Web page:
Imagine I have a bash session in a terminal, just after some output:

$ grep foo *.txt
this.txt: something123 foo

After this grep, let's say that my next command will take something123 as an argument.

Are there any tools that will allow me to tab/auto-complete the something123 at the prompt? i.e. autocomplete reading from the recent terminal buffer?

Specifically: I want to be able to type grep at the prompt, a few characters of something123 and the rest of something123 appear, just as it would if e.g. something123 were a name of a file in the current working directory.

Edit: I am currently using xfce4's terminal (on Arch Linux), but am open to others!


You could do this with a custom script but as far as I know this is not builtin behavior on any system -- certainly not with tab completion.

See http://tldp.org/LDP/abs/html/tabexpansion.html for instructions on how to code up something like this yourself. Warning: detailed knowledge of bash commands required if you decide to take up the task of writing this yourself, but given that you just want to do a certain grep, I don't think it'd be all that difficult.

|improve this answer|||||
  • Thanks for that pointer. A tempting side-project... I suppose some terminals would make their current scrollback buffer available programmatically (but not others.) – wodow Jul 11 '12 at 18:36

You don't say what system you're using...

iTerm2 on Mac OS X will do this, using the Cmd+; keyboard shortcut. It's not quite like tab completion (you have to select from the terminal's GUI completion list before it sends any keypresses to the underlying process), but it saves you keystrokes nonetheless. See http://www.iterm2.com/#/section/features/autocomplete.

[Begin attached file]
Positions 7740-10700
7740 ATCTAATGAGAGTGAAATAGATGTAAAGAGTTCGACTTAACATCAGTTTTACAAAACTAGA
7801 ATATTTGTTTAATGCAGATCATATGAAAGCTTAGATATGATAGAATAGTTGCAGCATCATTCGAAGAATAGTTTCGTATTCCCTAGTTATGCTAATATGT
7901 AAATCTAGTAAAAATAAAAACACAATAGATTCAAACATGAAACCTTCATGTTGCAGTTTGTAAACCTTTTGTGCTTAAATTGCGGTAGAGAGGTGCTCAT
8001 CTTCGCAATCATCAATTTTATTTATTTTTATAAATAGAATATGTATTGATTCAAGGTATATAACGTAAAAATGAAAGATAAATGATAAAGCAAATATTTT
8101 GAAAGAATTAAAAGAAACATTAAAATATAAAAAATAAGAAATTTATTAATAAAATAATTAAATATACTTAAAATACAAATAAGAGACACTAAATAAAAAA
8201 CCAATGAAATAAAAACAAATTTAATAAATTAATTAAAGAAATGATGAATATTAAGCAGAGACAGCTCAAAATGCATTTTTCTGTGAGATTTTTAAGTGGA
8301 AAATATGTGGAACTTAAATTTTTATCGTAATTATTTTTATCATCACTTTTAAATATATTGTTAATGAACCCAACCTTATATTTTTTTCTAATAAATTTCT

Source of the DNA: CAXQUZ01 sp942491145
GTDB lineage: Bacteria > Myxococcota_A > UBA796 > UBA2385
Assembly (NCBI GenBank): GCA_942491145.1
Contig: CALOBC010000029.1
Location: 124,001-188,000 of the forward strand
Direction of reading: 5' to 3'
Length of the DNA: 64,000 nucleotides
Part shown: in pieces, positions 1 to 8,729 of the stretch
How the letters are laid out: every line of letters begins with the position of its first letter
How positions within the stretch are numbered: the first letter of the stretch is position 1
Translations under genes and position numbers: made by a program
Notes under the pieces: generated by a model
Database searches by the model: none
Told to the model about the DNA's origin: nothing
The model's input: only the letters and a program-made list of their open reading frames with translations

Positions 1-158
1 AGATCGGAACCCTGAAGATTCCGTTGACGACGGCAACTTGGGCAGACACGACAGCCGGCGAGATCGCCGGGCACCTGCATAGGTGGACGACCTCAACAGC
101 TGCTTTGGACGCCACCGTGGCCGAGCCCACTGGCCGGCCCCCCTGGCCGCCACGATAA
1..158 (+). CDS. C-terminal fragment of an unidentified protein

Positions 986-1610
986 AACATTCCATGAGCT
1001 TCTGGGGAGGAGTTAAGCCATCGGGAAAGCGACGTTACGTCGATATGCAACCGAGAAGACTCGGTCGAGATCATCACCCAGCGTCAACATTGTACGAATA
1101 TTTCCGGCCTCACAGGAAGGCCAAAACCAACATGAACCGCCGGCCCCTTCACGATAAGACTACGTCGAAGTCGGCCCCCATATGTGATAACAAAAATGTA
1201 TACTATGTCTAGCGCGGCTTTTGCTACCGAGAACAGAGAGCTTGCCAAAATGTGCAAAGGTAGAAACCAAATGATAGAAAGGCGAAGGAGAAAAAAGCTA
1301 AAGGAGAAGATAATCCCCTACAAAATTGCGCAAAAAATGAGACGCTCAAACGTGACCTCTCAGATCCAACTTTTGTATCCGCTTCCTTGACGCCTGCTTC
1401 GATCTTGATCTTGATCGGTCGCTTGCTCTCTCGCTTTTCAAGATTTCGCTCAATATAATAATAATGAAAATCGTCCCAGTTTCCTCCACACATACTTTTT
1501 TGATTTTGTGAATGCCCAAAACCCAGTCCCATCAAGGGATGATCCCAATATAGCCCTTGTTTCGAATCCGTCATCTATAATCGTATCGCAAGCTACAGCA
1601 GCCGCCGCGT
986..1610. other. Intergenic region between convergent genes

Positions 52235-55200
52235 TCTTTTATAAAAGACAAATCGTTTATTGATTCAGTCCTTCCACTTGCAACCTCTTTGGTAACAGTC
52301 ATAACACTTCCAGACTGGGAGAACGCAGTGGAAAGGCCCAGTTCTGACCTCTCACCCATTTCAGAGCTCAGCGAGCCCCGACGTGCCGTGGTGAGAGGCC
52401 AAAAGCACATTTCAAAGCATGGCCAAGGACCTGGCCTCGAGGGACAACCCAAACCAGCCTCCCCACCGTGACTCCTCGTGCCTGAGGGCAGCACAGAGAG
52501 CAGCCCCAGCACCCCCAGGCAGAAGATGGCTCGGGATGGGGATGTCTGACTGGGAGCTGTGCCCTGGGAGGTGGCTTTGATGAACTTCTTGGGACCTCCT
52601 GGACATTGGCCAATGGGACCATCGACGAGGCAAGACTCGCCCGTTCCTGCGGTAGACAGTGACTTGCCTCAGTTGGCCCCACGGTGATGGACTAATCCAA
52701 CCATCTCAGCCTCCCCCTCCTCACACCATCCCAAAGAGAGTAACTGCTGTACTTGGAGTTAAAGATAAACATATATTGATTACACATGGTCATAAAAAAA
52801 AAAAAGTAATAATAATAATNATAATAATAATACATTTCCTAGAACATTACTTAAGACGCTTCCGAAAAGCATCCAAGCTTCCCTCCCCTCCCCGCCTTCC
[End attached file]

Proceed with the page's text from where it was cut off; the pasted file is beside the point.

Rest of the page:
I'd be surprised if there weren't something similar for Unix.

This sort of behaviour would actually be easiest to implement directly on Windows (a process with a console can get access to its own scrollback buffer), but despite that I've never seen it done.

|improve this answer|||||
  • Thanks for the answer! Yes, I should have been clearer with the platform - added now as xfce4's terminal on Arch Linux. – wodow Jul 11 '12 at 18:33
  • I will take a look at iTerm2 equivalents. – wodow Jul 11 '12 at 18:33

Your Answer

By clicking “Post Your Answer”, you agree to our terms of service, privacy policy and cookie policy

Not the answer you're looking for? Browse other questions tagged or ask your own question.